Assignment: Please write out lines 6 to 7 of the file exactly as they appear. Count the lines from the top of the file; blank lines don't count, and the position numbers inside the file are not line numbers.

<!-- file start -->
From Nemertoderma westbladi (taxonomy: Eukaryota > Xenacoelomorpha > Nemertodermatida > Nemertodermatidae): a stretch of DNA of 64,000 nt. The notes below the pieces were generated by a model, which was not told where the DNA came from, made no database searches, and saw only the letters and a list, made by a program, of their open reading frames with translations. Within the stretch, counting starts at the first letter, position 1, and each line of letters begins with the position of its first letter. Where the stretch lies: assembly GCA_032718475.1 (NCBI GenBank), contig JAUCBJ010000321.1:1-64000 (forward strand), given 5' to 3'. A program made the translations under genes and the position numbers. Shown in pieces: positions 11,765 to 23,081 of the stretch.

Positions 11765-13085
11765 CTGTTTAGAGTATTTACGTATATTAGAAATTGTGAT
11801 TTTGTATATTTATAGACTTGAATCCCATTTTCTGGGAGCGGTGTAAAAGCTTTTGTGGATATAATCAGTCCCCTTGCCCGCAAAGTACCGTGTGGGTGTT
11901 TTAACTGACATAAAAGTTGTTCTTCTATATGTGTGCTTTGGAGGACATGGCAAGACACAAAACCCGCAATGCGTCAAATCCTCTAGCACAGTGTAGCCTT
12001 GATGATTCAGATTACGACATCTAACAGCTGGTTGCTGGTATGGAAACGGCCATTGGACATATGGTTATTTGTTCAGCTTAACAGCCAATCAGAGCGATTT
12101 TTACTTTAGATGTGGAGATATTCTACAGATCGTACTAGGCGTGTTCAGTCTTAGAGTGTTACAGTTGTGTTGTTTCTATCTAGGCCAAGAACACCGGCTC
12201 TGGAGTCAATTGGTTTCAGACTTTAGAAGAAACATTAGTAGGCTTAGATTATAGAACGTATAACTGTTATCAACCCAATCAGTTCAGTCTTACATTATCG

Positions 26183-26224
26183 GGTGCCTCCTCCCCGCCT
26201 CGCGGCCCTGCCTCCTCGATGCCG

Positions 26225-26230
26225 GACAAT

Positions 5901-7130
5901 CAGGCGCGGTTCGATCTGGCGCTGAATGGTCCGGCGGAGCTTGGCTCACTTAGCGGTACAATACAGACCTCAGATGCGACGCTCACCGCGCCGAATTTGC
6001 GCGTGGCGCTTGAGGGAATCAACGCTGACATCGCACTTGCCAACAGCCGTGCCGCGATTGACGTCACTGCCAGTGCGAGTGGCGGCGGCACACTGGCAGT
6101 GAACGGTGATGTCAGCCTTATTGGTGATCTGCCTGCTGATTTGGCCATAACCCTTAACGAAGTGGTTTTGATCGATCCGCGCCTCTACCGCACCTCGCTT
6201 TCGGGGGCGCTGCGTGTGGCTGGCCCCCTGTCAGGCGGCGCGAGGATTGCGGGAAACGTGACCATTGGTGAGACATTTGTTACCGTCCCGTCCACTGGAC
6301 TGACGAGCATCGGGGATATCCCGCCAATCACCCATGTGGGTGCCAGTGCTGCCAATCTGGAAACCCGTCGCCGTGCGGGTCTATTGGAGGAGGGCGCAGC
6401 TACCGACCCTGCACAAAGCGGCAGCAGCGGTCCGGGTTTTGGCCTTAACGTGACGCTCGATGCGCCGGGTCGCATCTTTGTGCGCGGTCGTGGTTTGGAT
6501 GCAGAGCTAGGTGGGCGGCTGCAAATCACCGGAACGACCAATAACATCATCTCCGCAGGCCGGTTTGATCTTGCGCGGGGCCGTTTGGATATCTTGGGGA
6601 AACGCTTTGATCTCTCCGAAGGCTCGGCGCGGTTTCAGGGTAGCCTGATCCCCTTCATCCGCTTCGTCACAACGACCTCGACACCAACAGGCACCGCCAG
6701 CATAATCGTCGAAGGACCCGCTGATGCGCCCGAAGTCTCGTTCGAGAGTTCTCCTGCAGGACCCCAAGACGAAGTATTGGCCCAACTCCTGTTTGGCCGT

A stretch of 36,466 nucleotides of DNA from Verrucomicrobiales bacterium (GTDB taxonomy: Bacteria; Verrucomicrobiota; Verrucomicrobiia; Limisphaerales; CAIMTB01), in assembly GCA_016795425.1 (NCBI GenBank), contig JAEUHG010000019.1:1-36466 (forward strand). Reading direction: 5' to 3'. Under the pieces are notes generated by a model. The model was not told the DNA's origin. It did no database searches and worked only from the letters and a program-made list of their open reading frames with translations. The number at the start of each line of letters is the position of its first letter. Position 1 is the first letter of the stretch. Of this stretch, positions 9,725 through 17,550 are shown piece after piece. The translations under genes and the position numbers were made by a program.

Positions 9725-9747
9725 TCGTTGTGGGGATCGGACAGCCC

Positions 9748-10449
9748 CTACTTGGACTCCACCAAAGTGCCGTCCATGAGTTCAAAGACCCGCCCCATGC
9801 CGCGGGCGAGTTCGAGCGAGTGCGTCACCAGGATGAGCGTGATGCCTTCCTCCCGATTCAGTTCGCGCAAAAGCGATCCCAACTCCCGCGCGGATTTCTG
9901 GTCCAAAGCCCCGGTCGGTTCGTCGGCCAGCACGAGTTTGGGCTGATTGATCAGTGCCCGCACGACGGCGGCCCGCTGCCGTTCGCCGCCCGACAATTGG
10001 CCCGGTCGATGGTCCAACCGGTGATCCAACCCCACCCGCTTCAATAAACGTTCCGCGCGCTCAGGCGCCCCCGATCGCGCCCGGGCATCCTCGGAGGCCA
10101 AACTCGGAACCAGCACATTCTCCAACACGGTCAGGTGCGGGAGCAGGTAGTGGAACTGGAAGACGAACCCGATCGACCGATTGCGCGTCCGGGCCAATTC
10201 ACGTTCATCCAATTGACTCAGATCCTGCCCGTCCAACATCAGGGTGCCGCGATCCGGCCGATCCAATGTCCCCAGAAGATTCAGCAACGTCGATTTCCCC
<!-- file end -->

12001 GATGATTCAGATTACGACATCTAACAGCTGGTTGCTGGTATGGAAACGGCCATTGGACATATGGTTATTTGTTCAGCTTAACAGCCAATCAGAGCGATTT
12101 TTACTTTAGATGTGGAGATATTCTACAGATCGTACTAGGCGTGTTCAGTCTTAGAGTGTTACAGTTGTGTTGTTTCTATCTAGGCCAAGAACACCGGCTC